Posted in Forts, Indian Wars, Library of Congress, Maps, Military, National Archives

Hold the Fort! …or at least stick around and learn a little more about it

Out West, early on, it was lawless and rugged and full of guys who wanted land, gold, and water rights, and sometimes did not get along with the Native Americans who came first.  So Out West is also where forts and the United States Army Cavalry could be found.  Maybe your ancestor lived near a fort, or maybe he lived in one as a soldier.

Fort Laramie, Wyoming
Fort Laramie, Wyoming

Walters Art Museum {{Commons:File:Alfred Jacob Miller – Fort Laramie – Walters 37194049.jpg}} at Wikimedia Commons

You will probably be surprised to know how many forts actually existed in the 19th century Out West.  I don’t have an exact number, but I have some resources that will help you track them down, and also find the records created by the U.S. Army at those forts. Continue reading “Hold the Fort! …or at least stick around and learn a little more about it”

Posted in Archives and Libraries, Civil War, Family History Library, Indian Wars, Mexican War, Military, National Archives, Revolutionary War, War of 1812, Websites, World War 1, World War 2

Looking for military records? You are gonna like this!

military 1

Want to find your ancestor in military records? Here is an efficient way to identify all military records on FamilySearch, and to narrow your search by collection. It is then easy to search within a single collection.

On the FamilySearch home screen click “Search” and then “Records” in the dropdown menu.

FamilySearch Military 1

Do NOT enter a name to search, but instead click on “Browse All Published Collections.” Continue reading “Looking for military records? You are gonna like this!”

Posted in Indian Wars, Obituaries, Utah pioneers

Alexander Matheson Obituary

Copied From the Parowan Times, 19 Aug 1932, p1, col 3

Alexander Matheson Goes To Final Rest

Was Prominent In Affairs of Community For More Than Half A Century

Alexander Matheson, 89, pioneer and Indian war veteran who was prominent in the affairs of this community for more than half a century, passed from this life on Monday evening at the home of his son Owen at Midvalley. General debility incident to old age is given as the cause of his death.

Funeral services were held for him at Enoch on Wednesday afternoon. Speakers at the services were Edward G. Matheson, a grandson, Rodney Cox, Stake President William R. Palmer and David Matheson. Grace Jones Smith sang a solo. Gordon Matheson sang, Randolph Grimshaw and Grace Smith sang a duet and a tribute was read by Mrs. Estella J. Grimshaw. Numbers were sung by the Enoch choir, the opening prayer was offered by Hyrum Jones, the closing one by Francis Matheson. He was brought to Parowan for burial, the grave being dedicated by James N. Connell. Many relatives and friends from here attended the funeral.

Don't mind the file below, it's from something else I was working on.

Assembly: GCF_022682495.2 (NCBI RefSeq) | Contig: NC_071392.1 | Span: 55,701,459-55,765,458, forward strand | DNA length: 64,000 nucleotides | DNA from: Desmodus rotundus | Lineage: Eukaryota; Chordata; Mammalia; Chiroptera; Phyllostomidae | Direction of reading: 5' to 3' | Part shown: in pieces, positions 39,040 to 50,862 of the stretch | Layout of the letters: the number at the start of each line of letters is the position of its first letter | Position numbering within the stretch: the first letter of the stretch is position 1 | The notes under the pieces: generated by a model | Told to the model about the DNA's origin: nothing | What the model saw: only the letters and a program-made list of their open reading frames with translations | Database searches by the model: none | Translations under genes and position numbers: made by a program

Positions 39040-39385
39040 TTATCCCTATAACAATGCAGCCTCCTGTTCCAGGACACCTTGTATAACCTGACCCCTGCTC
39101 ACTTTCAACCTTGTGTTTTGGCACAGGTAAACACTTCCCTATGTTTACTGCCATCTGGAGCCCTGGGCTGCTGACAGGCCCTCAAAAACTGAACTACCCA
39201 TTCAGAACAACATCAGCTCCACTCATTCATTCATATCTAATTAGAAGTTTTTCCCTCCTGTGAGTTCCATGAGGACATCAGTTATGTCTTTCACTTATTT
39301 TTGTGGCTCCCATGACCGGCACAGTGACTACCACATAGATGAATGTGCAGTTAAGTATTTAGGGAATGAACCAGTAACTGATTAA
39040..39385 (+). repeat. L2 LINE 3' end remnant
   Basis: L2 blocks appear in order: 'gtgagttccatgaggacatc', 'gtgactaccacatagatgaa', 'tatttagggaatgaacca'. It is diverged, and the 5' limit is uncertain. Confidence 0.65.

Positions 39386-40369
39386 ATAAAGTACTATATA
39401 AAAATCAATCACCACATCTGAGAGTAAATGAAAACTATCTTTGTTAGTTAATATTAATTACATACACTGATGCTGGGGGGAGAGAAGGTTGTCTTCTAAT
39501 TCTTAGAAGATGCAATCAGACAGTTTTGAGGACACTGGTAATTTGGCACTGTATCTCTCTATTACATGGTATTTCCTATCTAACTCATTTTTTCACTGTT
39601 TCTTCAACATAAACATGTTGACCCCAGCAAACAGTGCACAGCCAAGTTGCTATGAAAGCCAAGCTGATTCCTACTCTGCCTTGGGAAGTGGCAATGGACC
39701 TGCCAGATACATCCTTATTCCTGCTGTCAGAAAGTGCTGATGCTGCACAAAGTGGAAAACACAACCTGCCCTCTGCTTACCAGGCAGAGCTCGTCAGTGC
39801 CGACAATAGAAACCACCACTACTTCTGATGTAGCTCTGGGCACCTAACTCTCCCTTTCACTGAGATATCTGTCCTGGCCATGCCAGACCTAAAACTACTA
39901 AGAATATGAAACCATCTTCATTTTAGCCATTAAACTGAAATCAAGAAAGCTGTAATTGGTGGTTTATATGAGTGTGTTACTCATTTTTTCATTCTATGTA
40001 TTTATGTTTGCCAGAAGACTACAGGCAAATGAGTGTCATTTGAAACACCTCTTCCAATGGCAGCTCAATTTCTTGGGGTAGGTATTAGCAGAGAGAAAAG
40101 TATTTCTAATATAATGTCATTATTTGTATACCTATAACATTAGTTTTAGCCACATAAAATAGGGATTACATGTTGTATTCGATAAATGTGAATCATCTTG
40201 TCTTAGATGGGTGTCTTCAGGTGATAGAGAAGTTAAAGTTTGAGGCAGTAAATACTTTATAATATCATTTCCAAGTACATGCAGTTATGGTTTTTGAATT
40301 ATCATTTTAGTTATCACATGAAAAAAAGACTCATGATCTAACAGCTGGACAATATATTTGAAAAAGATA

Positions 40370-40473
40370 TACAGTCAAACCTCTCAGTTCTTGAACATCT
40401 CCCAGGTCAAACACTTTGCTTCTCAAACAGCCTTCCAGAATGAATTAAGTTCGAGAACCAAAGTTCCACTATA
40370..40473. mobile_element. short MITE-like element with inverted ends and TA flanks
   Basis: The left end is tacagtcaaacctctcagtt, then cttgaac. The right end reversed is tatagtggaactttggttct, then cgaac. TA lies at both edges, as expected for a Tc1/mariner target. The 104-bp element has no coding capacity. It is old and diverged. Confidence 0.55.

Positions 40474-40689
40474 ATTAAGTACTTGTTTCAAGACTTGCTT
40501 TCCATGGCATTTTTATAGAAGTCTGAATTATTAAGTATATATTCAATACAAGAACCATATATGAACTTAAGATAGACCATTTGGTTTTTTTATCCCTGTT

The deceased was born in Dundee, Scotland, September 7, 1843, a son of Daniel and Katherine Treasurer Matheson. His father was educated for the Presbyterian Ministry but was converted to the L. D. S. faith and brought his family to Utah in 1862. They crossed the ocean on the John Boyd. During the voyage he met Lydia Evans who was emigrating from Wales and who later became his wife.

He drove an ox team across the plains that year for Erastus Snow and the next season, 1863, he again crossed the plains for emigrants in what was commonly known as the hell-roaring Dixie train of which Dan McArthur was captain. He was employed by Erastus Snow when he first came to Utah, which accounts for his going to Dixie and being a member of that company.

On his return that fall Mr. Matheson was married in the Endowment House at Salt Lake City to Lydia Evans.  The next year they went with other people from here to settle Paguitch but were compelled to abandon the attempt a couple of years later on account of the Indians.  Their oldest son, Alexander G. Matheson, who passed away a few months ago in Cedar City was born in Panguitch.

Returning to Parowan they made their home here.  Eight other sons were born to them, 2 of whom died in infancy and six survive him.  His wife passed away a number of years ago, following which he had a couple of other unsuccessful matrimonial ventures and then made his home with his son Owen’s family at Midvalley.

His surviving sons are Simon A., Hugh E., and Lorenzo of Parowan, Daniel E. and Owen of Midvalley and Wm. J. of Duncan, Arizona.  All were here for the funeral except the latter.

He was an indian war veteran, having seen service under Captain John Lowder;  he was the first president of the young Mens’ Mutual Improvement Association in Iron County, was assessor, city treasurer, justice of the peace, school trustee, president of the Seventies quorum for a number of years;  he was a staunch Democrat and was otherwise prominent in the affairs of the community.  He was mechanically inclined and for a number of years he operated the burr flour mill here during which time he invented a hand operated elevator for use in it.  He was a fearless defender of the right and always outspoken for his convictions.

The sympathy of the community is extended to his sons in the loss of a kind and devoted father.